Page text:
We turned right at the Roebuck Roadhouse and headed south. Our destination for the first night would be the De Grey River. It is the only self respecting river in a very long way so it was the obvious over-night spot for a lot of folks. There were more than enough stars to share …

Sadly access to the river bank is not allowed presently in an effort to stop the spread of Noogoora Burr.

… a native of the south of North America, Mexico and the Caribbean. It aliawas first noticed in Australia on Noogoora Station, Queensland in the 1870s, where it was probably introduced as a contaminant of cotton seeds. It has since spread over much of Queensland and New South Wales. Other infestations occur in Victoria, South Australia, the Northern Territory and certain sections of the Kimberley in WA. The total infested area in Australia exceeds two million hectares.

We turned off the Great Northern Highway and the bitumen so that we could take in Marble Bar, a small mining town that has the unenviable reputation (not undisputed) of being the hottest town in Australia. It wasn’t quite as we had expected. They had gone to a lot of trouble to water the grass verges and a small park softening the impact of unrelenting aridity on the soul. And the Iron Clad Hotel had run out of stubby holders so no souvenir!

The scenery between there and Nullagine is truly beautiful. It’s well worth taking this back road, the landscape more than compensates for missing Port Hedland. Actually a week in jail would compensate for missing Port Hedland.

The next campsite was just after the Roy Hill mine. This time it was very nearly deserted. The early morning light was delicious …

We rejoined the bitumen and called in briefly at Newman. This is quite a large place with a nice modern shopping centre. A caravan park that we passed seemed to specialise in accommodation for single men presumably fly in fly out workers at the various mines.

Not far south of Newman you cross the Tropic of Capricorn.

At Wiluna the roadside art was a cut above the average. A sculpture celebrates a story of true love …

The Mandidjara were nomadic people living in the Gibson desert but had moved to settlements like Willuna. Warri and Yatunga met in the 1930’s and fell in love. They were forbidden to marry under tribal law because they were not of compatible “skin groups”. To do so would bring severe punishment perhaps even death. They ran off together and lived traditional lives in the desert for the next four decades. They had a daughter who died in infancy and two sons who survived them.

In 1977 there was a severe drought, the waterholes were drying up. The tribal elders had long since forgiven the couple for their crime and were concerned for their safety. They initiated a search for them. They were found alive although near starvation and brought to town. Where they lived until their deaths a few years later. They died within weeks of each other.

Large flocks of Cockatiels were seen along the way, impressive but mostly uncooperative. This flock permitted a tolerable photo.

Bilyuin Pool was our campsite that evening and again it was the morning light that demanded the photographers attention.

Our final night on this leg of the journey was spent at Malcolm Dam near Leonora. From there it was a morning’s drive to Kalgoorlie.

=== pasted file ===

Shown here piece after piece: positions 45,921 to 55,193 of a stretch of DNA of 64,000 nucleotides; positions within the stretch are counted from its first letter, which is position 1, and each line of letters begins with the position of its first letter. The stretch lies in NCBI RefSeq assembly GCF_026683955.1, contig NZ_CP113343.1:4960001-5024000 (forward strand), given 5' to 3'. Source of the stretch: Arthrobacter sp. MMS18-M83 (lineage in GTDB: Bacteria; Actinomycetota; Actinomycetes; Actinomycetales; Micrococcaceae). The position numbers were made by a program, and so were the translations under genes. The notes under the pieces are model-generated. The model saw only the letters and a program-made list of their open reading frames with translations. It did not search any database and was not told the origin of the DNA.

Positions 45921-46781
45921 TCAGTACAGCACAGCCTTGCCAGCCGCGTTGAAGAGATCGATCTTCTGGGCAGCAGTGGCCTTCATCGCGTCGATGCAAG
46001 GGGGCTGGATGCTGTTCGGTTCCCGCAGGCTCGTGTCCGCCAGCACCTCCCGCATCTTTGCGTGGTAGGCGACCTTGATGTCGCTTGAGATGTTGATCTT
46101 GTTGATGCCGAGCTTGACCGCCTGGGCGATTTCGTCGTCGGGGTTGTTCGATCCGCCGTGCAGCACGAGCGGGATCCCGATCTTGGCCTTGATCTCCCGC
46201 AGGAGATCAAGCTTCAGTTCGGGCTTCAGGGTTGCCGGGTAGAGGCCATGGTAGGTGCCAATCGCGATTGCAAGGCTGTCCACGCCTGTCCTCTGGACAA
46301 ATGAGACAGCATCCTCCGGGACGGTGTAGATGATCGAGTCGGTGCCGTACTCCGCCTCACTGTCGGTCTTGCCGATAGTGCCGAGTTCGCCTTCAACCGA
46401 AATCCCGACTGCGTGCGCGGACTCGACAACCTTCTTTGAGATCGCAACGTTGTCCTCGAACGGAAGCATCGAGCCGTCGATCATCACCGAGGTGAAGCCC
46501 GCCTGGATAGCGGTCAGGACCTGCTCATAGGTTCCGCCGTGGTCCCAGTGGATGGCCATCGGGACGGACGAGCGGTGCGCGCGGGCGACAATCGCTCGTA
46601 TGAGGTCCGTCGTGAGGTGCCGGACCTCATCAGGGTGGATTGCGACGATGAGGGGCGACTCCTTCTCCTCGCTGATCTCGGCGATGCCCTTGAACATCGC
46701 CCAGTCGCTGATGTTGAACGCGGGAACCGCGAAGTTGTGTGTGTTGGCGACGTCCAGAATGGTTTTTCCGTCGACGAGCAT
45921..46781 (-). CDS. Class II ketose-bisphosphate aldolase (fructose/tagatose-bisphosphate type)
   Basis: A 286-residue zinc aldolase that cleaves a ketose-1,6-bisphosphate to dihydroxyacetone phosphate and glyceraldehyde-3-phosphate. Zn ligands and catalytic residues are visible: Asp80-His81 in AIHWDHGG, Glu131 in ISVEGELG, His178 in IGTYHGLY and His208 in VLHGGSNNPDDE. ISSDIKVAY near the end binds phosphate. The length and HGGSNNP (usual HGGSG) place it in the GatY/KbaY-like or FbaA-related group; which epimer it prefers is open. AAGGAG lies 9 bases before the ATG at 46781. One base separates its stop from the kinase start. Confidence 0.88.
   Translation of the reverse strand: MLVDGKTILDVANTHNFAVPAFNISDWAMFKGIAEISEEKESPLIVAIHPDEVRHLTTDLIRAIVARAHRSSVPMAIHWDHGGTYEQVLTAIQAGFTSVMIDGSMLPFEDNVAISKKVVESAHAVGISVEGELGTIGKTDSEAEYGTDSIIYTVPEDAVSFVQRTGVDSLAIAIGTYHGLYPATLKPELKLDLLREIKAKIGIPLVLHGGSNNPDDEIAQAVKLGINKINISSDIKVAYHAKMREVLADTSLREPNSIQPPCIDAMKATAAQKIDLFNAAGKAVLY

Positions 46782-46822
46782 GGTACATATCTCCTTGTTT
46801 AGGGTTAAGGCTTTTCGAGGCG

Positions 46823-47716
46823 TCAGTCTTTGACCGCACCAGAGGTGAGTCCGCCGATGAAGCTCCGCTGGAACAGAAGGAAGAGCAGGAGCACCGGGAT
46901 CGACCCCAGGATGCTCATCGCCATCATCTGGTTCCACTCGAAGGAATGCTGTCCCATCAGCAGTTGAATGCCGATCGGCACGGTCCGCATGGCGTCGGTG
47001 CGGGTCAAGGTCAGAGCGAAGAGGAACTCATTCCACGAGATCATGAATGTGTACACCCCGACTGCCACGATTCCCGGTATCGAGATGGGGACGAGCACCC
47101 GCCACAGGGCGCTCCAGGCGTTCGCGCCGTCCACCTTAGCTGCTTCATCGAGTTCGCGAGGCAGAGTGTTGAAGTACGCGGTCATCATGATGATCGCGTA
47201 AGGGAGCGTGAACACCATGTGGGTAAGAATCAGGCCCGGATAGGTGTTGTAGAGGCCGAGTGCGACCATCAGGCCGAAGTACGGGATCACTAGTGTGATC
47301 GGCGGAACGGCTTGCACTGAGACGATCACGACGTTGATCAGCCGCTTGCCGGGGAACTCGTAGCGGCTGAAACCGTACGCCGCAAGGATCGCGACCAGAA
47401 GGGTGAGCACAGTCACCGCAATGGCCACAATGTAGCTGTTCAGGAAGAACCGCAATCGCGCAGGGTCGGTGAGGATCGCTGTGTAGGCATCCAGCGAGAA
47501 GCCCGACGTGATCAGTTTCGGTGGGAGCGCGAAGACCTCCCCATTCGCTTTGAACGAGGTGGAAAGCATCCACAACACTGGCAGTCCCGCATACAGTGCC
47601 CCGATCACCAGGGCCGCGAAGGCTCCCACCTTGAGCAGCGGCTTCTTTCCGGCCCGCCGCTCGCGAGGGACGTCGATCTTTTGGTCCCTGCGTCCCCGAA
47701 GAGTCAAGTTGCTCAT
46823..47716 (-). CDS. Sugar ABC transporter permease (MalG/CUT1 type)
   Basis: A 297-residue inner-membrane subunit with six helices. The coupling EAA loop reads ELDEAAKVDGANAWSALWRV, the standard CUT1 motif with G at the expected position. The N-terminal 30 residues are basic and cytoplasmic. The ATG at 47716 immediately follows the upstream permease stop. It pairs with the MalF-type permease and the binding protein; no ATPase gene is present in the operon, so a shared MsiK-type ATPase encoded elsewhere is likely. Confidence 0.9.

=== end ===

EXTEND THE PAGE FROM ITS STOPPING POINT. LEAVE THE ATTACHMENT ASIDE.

I knew from the media that Kal is a small rough town with a pub on every corner and is surrounded by desert. I was completely wrong about everything except the pubs. It’s situated in beautiful mallee woodland. It has a population approaching 30,000 people. We had lunch in the arboretum beside a nice pond. Then cruised down the main street.

Having been denied a stubby holder souvenir in Marble Bar I was keen to buy one here. Parking with the trailer was impossible so I dropped Gayle off outside the Exchange Hotel and drove around the block. In she went.

She was ill-prepared for the sight that greeted her. Behind the bar was a beautiful and very fit young lady, about six feet four tall and wearing a G-string and fishnet stockings. Nothing else (perhaps shoes and a wrist watch but Gayle was distracted). She asked if she could help but Gayle just gulped. She had by this time forgotten what she had gone in for and after another polite inquiry and another gulp she fled.

 

 

Broome …

My first visit to Broome was as a participant in an Australian Wader Studies Group expedition. With a bunch of other volunteers we caught, measured, banded and released shorebirds over a period of about six weeks. I made good friends on that trip and some of them decided to make Broome their home.

The power steering failure in the car was due to a cracked transmission fluid cooler. It was beyond repair. A replacement would have to come from Sydney via Perth and would take a week.

This was a good time to have good friends in town, especially since the Broome caravan parks do not take dogs during the tourist season.

I am unsure of the collective noun for ornithologists but I favour a clutch over a flock. So a clutch of ornithologists were quick to chide me for my ID of Grey Butcherbird in the Kimberley, it was split years ago and is now the Silver-backed Butcherbird confirming the description by John Gould in 1836 as Cracticus argenteus. My apologies, here it is again this time correctly labelled …

Silver-backed Butcherbird

Broome is one of my favorite places. Let me give you a taste in a few photos.

Sun Pictures is the world’s oldest outdoor movie garden. It was built in 1903 as an Asian emporium owned by the Yamasaki family, part of it was used for Noh theatre. Tod Hunter, a pearler, bought it in 1913 and converted it to a cinema holding 500 patrons. It opened in 1916 with a racing drama Kissing Cup. The first talkie was Monte Carlo in 1933.

Until 1974 when a levee bank was built Carnarvon Street and the theatre was flooded at very high tides. It was joked that you could fish as you watched the movie.

It’s still going strong.

The Japanese played a major role in the pearling industry. The Japanese cemetery is one of the tourist stops.

The highlights for me are the natural areas, Roebuck Bay, the mangroves, plains and lakes.

Black-necked Stork
White-breasted Whistler

And on moonless nights there are plenty of stars …

The car was fixed very efficiently by Minshull Mechanical Repairs in Guy Street otherwise known as the 4X4 MegaStore (the Toyota Dealership being too busy to book it in for at least two weeks.)

It was time to thank Kerry and Chris for their very generous hospitality and hit the road.